iQCVAwUBMJrRF2N9oWBghPDJAQE9UQQAtl7LuRVndBjrk4EqYBIb3h5QXIX/LC//
            jJV5bNvkZIGPIcEmI5iFd9boEgvpirHtIREEqLQRkYNoBActFBZmh9GC3C041WGq
            uMbrbxc+nIs1TIKlA08rVi9ig/2Yh7LFrK5Ein57U/W72vgSxLhe/zhdfolT9Brn
            HOxEa44b+EI=
            =ndaj
            -----END PGP MESSAGE-----

            --bar--

     The "&"s in the previous example indicate the portion of the data
     over which the signature was calculated.

     Though not required, it is generally a good idea to use Quoted-
     Printable encoding in the first step (writing out the data to be
     signed in MIME canonical format) if any of the lines in the data
     begin with "From ", and encode the "F".  This will avoid an MTA
     inserting a ">" in front of the line, thus invalidating the
     signature!



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     Upon receipt of a signed message, an application MUST:

     (1)  Convert line endings to the canonical <CR><LF> sequence before
          the signature can be verified.  This is necessary since the
          local MTA may have converted to a local end of line convention.

     (2)  Pass both the signed data and its associated content headers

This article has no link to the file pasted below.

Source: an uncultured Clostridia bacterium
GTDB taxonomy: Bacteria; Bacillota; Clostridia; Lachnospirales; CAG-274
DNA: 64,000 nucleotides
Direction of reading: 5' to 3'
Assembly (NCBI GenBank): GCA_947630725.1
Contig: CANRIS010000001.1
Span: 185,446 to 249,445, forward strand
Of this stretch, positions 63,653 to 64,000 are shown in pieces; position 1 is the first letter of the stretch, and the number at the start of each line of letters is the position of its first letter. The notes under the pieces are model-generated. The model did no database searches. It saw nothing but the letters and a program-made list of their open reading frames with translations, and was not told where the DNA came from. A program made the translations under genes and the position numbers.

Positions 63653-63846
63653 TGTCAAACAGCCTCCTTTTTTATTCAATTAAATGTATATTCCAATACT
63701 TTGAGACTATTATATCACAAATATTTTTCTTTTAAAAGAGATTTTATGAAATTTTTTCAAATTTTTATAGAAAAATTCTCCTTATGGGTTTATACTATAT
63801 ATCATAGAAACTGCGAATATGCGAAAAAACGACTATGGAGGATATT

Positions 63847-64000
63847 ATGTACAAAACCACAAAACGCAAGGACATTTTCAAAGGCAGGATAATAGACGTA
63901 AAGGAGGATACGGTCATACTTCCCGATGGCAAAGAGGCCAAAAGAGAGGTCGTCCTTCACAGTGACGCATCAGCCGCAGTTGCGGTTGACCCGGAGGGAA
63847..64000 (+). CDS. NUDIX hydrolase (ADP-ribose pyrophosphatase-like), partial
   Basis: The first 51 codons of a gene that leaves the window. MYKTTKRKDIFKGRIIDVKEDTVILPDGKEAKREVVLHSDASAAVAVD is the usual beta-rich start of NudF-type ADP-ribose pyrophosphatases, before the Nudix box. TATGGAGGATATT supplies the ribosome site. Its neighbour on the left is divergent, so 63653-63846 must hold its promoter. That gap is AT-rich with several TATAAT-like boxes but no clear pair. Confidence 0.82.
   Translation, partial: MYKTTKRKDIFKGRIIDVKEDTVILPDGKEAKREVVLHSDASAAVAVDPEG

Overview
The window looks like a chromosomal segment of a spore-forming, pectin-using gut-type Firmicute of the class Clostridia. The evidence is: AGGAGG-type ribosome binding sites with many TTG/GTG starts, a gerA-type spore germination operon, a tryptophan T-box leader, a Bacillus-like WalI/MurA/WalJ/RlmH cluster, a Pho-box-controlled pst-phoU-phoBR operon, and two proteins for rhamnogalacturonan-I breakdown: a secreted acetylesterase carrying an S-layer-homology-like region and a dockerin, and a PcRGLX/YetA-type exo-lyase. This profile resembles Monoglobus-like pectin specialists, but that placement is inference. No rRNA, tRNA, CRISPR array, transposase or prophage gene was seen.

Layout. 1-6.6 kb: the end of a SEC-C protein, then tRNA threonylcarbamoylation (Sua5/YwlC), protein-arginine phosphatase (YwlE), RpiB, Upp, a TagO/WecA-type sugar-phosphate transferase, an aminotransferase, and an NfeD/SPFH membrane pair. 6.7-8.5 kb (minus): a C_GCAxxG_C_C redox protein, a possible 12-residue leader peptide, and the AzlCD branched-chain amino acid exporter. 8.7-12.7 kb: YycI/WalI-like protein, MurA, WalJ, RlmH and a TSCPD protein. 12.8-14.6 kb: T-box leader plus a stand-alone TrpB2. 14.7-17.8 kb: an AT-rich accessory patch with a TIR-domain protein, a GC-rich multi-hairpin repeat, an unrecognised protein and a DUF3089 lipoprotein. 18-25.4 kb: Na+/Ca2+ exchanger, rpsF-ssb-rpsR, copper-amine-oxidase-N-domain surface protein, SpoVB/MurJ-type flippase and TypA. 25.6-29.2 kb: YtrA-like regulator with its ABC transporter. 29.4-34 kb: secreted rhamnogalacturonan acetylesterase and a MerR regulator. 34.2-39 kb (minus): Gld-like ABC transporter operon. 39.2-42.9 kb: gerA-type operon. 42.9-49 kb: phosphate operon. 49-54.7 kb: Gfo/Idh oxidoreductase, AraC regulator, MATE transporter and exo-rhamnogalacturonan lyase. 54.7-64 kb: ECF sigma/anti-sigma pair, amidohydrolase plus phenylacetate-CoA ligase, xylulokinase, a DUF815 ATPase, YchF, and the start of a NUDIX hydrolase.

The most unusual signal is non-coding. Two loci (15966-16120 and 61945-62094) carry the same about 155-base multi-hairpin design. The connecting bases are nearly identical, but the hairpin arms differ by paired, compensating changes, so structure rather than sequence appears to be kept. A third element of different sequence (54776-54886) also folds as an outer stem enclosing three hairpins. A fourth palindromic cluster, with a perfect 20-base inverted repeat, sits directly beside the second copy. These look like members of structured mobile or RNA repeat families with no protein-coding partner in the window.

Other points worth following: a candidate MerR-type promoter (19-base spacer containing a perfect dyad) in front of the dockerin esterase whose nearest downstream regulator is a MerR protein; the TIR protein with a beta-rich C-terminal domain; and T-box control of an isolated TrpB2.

along with the PGP signature to the signature verification
          service.

6.  Encrypted and Signed Data

     Sometimes it is desirable to both digitally sign and then encrypt a
     message to be sent.  This protocol allows for two methods of
     accomplishing this task.

6.1  RFC1847 Encapsulation

     In [1], it is stated that the data should first be signed as a
     multipart/signature body, and then encrypted to form the final
     multipart/encrypted body, i.e.,

          Content-Type: multipart/encrypted;
              protocol="application/pgp-encrypted"; boundary=foo

          --foo
          Content-Type: application/pgp-encrypted

          Version: 1

          --foo
          Content-Type: application/octet-stream

          -----BEGIN PGP MESSAGE-----
          & Content-Type: multipart/signed; micalg=pgp-md5
          &     protocol="application/pgp-signature"; boundary=bar
          &
          & --bar
          & Content-Type: text/plain; charset=us-ascii
          &
          & This message was first signed, and then encrypted.
          &
          & --bar
          & Content-Type: application/pgp-signature
          &
          & -----BEGIN PGP MESSAGE-----
          & Version: 2.6.2
          &